President Trump nominated attorney Thomas Alvin Farr on July 13, 2017, to the United States District Court for the Eastern District of North Carolina. While there are numerous Republican lawyers in North Carolina who undoubtedly are qualified to serve on the district court and could administer justice fairly, this report demonstrates that Farr’s deeply troubling record places him well outside that pool of candidates. Alliance for Justice strongly opposes Farr’s nomination.
Indeed, it would be difficult to identify an attorney in North Carolina whose career is more closely associated with attacks on the rights of vulnerable citizens. For the last three decades, Farr, who represented the campaign of the ultraconservative Senator Jesse Helms at a time when the campaign was accused of taking part in conduct designed to intimidate black voters, has committed himself to two main missions: disenfranchising voters of color and attacking workers’ rights. Farr has been the go-to private attorney for North Carolina Republicans in their efforts to dilute African-American votes and implement laws aimed at making it more difficult for communities of color to vote. Indeed, the courts have rebuked Farr’s most recent voting rights cases. Farr unsuccessfully represented the Republican-led North Carolina Legislature in Cooper v. Harris, 137 S. Ct. 1455 (2017). The Supreme Court concluded that the Legislature had engaged in an unconstitutional racial gerrymander when it redrew two districts after the 2010 census. Farr also failed in his attempt to defend North Carolina’s restrictive voter identification law. See North Carolina v. N.C. State Conf. of the NAACP, 137 S. Ct. 1399 (2017). The Supreme Court denied review of the Fourth Circuit’s decision that Republican legislators had enacted the law with discriminatory intent, “target[ing] African Americans with almost surgical precision.” N.C. State Conf. of the NAACP v. McCrory, 831 F.3d 204, 214 (4th Cir. 2016).
Farr also has championed weakening, or even eliminating, legal protections for employment discrimination. He said it was “better policy for the state” when the North Carolina Legislature eliminated the right of workers to bring any employment discrimination lawsuit in state court, an effort even Republicans in the Legislature realized had gone too far and quickly repealed. When the Legislature allowed a county to enact an anti-discrimination ordinance, Farr fought to have it invalidated.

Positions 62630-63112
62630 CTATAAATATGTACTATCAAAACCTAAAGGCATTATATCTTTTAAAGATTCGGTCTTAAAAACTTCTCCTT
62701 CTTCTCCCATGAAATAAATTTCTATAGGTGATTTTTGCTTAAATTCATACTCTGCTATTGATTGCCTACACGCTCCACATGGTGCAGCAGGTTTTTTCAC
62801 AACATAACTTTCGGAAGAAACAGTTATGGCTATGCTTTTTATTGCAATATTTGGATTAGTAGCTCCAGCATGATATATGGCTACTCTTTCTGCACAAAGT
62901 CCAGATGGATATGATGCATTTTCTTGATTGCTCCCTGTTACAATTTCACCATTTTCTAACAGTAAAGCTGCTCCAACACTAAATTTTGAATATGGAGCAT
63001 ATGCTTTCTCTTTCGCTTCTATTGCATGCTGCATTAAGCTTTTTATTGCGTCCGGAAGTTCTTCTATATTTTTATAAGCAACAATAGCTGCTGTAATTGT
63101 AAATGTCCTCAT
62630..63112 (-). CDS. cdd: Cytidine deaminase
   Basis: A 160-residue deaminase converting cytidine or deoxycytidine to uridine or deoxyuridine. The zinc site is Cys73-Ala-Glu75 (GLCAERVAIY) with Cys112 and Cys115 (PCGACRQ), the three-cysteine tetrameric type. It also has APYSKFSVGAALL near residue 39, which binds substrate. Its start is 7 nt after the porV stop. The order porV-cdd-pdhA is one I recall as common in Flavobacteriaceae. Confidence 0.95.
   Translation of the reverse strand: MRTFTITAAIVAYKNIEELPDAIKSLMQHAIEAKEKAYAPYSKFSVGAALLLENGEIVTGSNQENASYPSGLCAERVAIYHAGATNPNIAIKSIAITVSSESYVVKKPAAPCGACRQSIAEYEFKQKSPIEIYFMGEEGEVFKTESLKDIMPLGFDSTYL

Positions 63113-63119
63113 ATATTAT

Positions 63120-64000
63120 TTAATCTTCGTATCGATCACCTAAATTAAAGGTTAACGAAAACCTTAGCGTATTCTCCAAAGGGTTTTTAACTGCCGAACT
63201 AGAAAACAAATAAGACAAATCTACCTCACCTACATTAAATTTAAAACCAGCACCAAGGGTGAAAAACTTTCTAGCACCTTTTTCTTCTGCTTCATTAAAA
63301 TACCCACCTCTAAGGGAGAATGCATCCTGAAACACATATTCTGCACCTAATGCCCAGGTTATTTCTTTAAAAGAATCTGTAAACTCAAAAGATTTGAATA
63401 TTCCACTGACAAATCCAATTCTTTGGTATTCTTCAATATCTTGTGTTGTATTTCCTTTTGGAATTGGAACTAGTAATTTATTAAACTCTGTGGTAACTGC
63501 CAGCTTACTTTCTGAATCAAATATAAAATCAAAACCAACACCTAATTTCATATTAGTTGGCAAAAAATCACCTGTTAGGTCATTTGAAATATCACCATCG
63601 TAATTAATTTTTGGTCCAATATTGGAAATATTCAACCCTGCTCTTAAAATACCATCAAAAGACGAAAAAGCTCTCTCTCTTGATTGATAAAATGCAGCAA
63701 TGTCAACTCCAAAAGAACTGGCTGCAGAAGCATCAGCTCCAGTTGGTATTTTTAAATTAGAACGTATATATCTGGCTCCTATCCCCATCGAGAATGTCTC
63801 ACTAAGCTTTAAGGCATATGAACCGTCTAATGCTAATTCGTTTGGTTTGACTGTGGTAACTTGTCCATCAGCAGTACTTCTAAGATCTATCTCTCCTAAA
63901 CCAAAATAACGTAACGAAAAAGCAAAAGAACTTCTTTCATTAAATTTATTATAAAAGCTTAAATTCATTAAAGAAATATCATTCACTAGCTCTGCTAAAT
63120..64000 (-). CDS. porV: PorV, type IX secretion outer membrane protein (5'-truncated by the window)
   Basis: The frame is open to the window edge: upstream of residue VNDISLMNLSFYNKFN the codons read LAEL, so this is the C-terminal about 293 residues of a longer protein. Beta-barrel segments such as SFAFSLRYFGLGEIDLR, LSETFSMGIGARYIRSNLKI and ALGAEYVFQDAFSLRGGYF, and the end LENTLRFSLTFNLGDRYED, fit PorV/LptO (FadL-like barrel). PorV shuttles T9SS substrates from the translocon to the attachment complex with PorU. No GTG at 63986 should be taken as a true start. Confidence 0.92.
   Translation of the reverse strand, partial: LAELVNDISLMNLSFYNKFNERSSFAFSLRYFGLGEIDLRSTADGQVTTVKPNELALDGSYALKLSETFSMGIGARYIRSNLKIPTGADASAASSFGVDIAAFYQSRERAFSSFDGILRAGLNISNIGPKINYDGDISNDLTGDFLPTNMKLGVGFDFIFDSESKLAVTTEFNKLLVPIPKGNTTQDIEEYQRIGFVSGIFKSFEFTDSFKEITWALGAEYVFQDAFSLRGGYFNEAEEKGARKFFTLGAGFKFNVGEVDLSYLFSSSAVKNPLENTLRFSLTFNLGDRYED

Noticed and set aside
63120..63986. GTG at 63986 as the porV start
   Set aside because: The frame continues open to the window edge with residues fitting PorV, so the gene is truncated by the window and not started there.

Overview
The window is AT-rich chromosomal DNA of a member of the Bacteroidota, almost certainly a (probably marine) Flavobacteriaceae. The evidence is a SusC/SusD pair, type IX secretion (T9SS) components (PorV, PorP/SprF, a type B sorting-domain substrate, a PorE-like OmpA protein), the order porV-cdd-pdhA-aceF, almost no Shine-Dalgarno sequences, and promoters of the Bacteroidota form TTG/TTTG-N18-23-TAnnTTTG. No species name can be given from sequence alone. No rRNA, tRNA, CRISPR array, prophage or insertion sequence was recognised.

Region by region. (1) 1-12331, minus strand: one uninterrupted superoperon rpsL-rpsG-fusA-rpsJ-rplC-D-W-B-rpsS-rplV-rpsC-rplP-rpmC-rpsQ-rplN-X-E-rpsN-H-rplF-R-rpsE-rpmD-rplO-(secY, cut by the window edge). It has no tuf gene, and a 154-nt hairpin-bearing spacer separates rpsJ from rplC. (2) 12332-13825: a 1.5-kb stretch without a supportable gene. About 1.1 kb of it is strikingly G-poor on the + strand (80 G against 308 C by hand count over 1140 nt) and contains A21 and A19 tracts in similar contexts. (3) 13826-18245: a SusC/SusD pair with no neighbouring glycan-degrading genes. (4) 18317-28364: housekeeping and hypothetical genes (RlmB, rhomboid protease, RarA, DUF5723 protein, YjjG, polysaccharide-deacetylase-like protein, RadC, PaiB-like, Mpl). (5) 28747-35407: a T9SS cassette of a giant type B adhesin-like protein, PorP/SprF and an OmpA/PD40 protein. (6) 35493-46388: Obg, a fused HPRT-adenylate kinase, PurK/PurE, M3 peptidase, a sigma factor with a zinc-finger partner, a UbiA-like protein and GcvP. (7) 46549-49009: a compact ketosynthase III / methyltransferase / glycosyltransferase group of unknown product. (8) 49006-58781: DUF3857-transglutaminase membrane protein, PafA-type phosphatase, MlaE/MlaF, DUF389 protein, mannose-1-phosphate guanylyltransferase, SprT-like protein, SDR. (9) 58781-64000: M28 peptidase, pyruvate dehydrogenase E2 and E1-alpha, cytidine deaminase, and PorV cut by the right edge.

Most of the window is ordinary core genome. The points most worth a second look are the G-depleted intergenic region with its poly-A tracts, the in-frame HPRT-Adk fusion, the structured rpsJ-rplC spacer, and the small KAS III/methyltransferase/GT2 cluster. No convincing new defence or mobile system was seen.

Farr also has spent years working to undermine the rights of employees claiming unlawful and discriminatory employment practices. Farr defended a company when a supervisor said that “women with children should be at home and not employed in the workplace,” that he would go to an employee’s hotel room to “help [her] pick [her] panties off the floor,” and that female employees were “stupid, retarded, and awful.” Farr defended another company when a woman was denied a position because the job “was too hard and too rough for a woman.” And, he defended Avis when it was sued for denying African Americans the right to rent cars on the same terms as white customers. While he repeatedly defended companies that discriminated against employees, he has rarely represented a victim of discrimination or advocated for strengthening laws that would protect women and people of color.
Farr also has fought vigorously against workers’ efforts to unionize. He was a staff attorney at the National Right to Work Legal Defense Foundation, which has deep ties to the Koch brothers and was described by The Center for Media and Democracy as “a national leader in the effort to destroy public and private sector unions.” Later, in private practice, he filed an amicus brief supporting a lawsuit challenging California’s State Employer-Employee Relations Act, which provided for collective bargaining for state employees. He did this even though he was a North Carolina resident and was not representing any party to the litigation. He also defended companies trying to deny recognition of unions and committing unfair labor practices.
Notably, the seat to which Farr has been nominated has an unusual history. As of this writing, it represents the longest judicial vacancy in the country. Given Farr’s extensive work to undermine voting rights for African-Americans, it is especially striking that Republicans’ refusal to confirm two Obama judicial nominees, both women of color, has contributed to the extended vacancy. In 2013, President Obama nominated Jennifer May-Parker for the seat. Her nomination was blocked by Senator Richard Burr’s refusal to return his blue slip. President Obama then nominated Patricia Timmons-Goodson in 2016, whom Senator Burr previously had recommended for the seat in 2009. Senator Burr, despite his previous support, refused to return his blue slip on Timmons-Goodson. If either May-Parker or Timmons-Goodson had been confirmed, it would have been the first time an African-American judge sat on the Eastern District in the court’s 143-year history. Farr is white.
In addition, this is not the first time Farr has been nominated to fill this vacancy. President George W. Bush first nominated Farr in 2006 and nominated him again in 2007. Each time, Farr’s nomination failed to advance out of the Senate Judiciary Committee.
Because Farr has built his career on disenfranchising voters of color and stripping workers’ protections, which raises serious questions whether he will be fair and unbiased as a judge, Alliance for Justice strongly opposes his nomination to the United States District Court for the Eastern District of North Carolina. President Trump nominated attorney Thomas Alvin Farr on July 13, 2017, to the United States District Court for the Eastern District of North Carolina.